What are African Lead­ers Doing?

African Lead­ers Must Help Con­ti­nent, Not Sell It Off

From Global Research News

The strug­gle for Africa’s inde­pen­dence from its colo­nial rulers has always been cen­tred on land and the nat­ural resources beneath.

For decades its resources were looted by these impe­ri­al­ist mas­ters. Gold, oil and dia­monds are some of the resources still extracted from Africa by multi­na­tional com­pa­nies with­out its peo­ple ben­e­fit­ing from them.

African coun­tries remain poor as if they are not major pro­duc­ers of these jewels.

Today, water and land are valu­able resources that are being sold and leased to multi­na­tional com­pa­nies by African gov­ern­ments and this leaves our peo­ple with­out land to farm and less water avail­able for their agri­cul­tural projects.

The dis­turb­ing trend is that African gov­ern­ments do too lit­tle to empower African farm­ers. The ongo­ing scram­ble, that of par­ti­tion­ing African land into com­modi­ties for for­eign com­pa­nies is a new form of colonialism.

The modus operandi of these com­pa­nies is to lease huge stretches of agri­cul­tural land not only to farm but to con­trol water resources.

The chal­lenge with this approach is that Africans are not in charge of their own food pro­duc­tion. This in turn defeats our endeav­our to feed our­selves and take charge of our economy.

It must not sit well with us as heads of states give away our agri­cul­tural land sim­ply because African farm­ers are behind with technology.

It should be our col­lec­tive respon­si­bil­ity to empower African farm­ers. Why are African gov­ern­ments remov­ing their peo­ple from their land and leas­ing it to for­eign owned com­pa­nies? Why are we not stand­ing up against our own gov­ern­ments, who even take water rights away from small African farm­ers to give them to for­eign multin\tionals.

Mali is the recent exam­ple which has leased 470ha of land to UK and Saudi Ara­bian fcom­pa­nies which are export­ing their har­vests to their own countries.

Even the Nile has not been spared from the prob­lem of leas­ing land and giv­ing away water rights, now threat­en­ing to suck it dry. Ethopia, Sudan, South Sudan and Egypt have leased out 8 640000ha of agri­cul­tural land.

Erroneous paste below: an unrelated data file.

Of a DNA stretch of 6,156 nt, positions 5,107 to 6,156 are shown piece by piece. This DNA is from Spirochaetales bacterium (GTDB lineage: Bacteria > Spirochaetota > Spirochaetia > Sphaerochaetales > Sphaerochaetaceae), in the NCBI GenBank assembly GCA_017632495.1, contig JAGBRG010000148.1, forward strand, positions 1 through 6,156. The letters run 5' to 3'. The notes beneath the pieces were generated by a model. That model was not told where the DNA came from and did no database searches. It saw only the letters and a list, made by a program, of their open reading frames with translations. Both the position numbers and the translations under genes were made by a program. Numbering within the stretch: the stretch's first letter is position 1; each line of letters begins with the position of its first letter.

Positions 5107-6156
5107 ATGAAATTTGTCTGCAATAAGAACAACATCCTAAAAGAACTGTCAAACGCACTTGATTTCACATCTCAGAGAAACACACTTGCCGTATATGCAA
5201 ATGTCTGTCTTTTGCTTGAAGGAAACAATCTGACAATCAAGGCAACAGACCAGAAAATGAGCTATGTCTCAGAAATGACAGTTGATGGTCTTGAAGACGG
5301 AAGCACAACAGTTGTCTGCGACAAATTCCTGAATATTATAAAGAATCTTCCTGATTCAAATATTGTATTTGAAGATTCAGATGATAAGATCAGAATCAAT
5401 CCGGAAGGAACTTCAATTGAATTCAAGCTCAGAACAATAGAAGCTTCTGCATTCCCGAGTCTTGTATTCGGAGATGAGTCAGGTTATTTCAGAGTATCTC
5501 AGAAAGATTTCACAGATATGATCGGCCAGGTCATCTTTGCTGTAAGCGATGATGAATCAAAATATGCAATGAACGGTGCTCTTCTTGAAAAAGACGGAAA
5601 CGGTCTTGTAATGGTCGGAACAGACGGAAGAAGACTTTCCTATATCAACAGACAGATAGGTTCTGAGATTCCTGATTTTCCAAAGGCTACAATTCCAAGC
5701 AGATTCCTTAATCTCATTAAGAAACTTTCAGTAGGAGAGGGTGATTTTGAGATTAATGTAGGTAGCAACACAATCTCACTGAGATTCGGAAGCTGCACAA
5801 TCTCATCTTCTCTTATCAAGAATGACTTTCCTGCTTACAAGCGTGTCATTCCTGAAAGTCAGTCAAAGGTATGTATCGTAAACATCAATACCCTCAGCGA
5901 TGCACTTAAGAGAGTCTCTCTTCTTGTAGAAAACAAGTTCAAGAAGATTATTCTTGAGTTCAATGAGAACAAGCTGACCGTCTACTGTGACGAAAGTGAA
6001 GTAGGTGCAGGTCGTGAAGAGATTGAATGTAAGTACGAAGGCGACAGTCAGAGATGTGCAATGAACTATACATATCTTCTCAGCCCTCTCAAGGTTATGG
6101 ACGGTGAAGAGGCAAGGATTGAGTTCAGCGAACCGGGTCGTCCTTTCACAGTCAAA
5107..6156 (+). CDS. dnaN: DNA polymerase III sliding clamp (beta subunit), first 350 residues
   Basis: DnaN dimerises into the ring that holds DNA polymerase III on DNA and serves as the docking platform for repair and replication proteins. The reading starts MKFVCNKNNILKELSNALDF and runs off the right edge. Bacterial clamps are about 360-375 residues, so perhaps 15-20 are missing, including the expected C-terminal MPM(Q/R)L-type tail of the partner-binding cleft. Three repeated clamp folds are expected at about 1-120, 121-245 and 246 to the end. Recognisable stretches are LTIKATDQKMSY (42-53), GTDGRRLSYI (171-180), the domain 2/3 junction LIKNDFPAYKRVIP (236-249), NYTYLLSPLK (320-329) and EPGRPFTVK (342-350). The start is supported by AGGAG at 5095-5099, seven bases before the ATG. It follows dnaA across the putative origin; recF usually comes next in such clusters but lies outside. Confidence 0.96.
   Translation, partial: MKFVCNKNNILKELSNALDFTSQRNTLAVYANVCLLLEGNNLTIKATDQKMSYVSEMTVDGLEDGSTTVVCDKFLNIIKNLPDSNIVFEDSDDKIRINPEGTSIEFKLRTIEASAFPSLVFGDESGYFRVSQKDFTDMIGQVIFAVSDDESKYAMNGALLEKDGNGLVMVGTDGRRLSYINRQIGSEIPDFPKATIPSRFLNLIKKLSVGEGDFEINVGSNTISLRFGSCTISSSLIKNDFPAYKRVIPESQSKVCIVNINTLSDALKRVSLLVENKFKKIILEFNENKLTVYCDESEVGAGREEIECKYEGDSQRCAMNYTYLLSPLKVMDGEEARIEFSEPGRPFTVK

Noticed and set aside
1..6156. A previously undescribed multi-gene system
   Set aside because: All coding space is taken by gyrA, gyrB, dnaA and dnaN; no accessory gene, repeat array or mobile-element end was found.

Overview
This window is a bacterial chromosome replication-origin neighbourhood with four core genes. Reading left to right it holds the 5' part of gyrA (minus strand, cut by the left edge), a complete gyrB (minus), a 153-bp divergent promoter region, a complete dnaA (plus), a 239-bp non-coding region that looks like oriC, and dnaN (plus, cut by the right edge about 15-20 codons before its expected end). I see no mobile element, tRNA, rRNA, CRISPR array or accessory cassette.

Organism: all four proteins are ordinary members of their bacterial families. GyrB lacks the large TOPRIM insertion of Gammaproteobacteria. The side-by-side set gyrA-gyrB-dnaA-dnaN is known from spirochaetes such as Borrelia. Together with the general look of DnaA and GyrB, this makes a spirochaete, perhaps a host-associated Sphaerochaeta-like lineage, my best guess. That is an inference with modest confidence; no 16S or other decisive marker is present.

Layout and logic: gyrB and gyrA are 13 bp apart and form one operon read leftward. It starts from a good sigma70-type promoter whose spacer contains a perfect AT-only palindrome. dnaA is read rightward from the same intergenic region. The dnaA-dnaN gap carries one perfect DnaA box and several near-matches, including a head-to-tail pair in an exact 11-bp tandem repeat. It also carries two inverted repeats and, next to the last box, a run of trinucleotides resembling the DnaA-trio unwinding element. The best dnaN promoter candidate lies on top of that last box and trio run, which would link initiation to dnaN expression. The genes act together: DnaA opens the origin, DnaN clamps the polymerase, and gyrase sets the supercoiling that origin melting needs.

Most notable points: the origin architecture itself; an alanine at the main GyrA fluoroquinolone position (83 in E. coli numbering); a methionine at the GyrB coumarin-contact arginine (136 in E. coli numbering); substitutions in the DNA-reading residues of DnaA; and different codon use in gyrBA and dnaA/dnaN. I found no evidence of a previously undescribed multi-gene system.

This means that those mil­lions of hectares in Africa belong to for­eign com­pa­nies. Kenya and Mozam­bique are other African gov­ern­ments that gave away water rights and land to for­eign com­pa­nies while lit­er­ally destroy­ing their local agri­cul­tural schemes run by small farm­ers, includ­ing rural women engaged in sub­sis­tence farming.

Africa is being auc­tioned to the high­est bid­der. The irony is that sooner or later the con­ti­nent will be eco­nom­i­cally con­trolled by for­eign­ers, leav­ing only polit­i­cal con­trol to indige­nous populations.

This will undo the blood and sweat of the found­ing fathers who fought for lib­er­a­tion from colo­nial rule.

As a way to reverse the imbal­ance cre­ated by this unsus­tain­able sit­u­a­tion, African gov­ern­ments must revoke lease agree­ments with these for­eign com­pa­nies and empower their cit­i­zens by fund­ing locally con­trolled projects that will employ locals and exploit the resources for their benefit.

KEY POINTS

» The strug­gle for Africa’s inde­pen­dence from its colo­nial mas­ters has always been cen­tred on land and the nat­ural resources beneath

» For decades African resources were looted by colo­nial and impe­ri­al­ist masters

» Gold, oil and dia­monds are some of the resources extracted from Africa with­out the peo­ple ben­e­fit­ing from them.

» African coun­tries remain poor as if they are not major pro­duc­ers of these commodities

» Today water and land are valu­able resources that are being sold and leased to multi­na­tional companies

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